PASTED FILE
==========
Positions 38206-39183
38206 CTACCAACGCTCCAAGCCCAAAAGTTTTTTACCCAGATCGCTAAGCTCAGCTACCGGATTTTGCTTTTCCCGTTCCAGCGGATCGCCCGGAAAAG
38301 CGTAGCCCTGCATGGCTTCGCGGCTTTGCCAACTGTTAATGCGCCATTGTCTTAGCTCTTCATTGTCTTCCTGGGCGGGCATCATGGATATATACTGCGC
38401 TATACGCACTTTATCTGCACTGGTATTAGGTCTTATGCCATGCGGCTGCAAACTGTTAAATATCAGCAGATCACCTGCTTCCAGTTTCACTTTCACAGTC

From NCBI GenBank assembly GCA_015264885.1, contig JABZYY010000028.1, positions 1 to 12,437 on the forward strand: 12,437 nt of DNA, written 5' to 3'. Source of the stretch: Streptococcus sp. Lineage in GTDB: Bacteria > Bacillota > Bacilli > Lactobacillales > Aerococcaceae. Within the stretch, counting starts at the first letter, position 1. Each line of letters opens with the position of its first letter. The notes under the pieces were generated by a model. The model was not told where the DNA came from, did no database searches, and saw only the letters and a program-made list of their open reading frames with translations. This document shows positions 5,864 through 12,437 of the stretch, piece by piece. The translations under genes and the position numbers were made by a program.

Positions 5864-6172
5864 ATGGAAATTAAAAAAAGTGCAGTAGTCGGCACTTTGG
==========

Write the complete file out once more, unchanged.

Positions 38206-39183
38206 CTACCAACGCTCCAAGCCCAAAAGTTTTTTACCCAGATCGCTAAGCTCAGCTACCGGATTTTGCTTTTCCCGTTCCAGCGGATCGCCCGGAAAAG
38301 CGTAGCCCTGCATGGCTTCGCGGCTTTGCCAACTGTTAATGCGCCATTGTCTTAGCTCTTCATTGTCTTCCTGGGCGGGCATCATGGATATATACTGCGC
38401 TATACGCACTTTATCTGCACTGGTATTAGGTCTTATGCCATGCGGCTGCAAACTGTTAAATATCAGCAGATCACCTGCTTCCAGTTTCACTTTCACAGTC

From NCBI GenBank assembly GCA_015264885.1, contig JABZYY010000028.1, positions 1 to 12,437 on the forward strand: 12,437 nt of DNA, written 5' to 3'. Source of the stretch: Streptococcus sp. Lineage in GTDB: Bacteria > Bacillota > Bacilli > Lactobacillales > Aerococcaceae. Within the stretch, counting starts at the first letter, position 1. Each line of letters opens with the position of its first letter. The notes under the pieces were generated by a model. The model was not told where the DNA came from, did no database searches, and saw only the letters and a program-made list of their open reading frames with translations. This document shows positions 5,864 through 12,437 of the stretch, piece by piece. The translations under genes and the position numbers were made by a program.

Positions 5864-6172
5864 ATGGAAATTAAAAAAAGTGCAGTAGTCGGCACTTTGG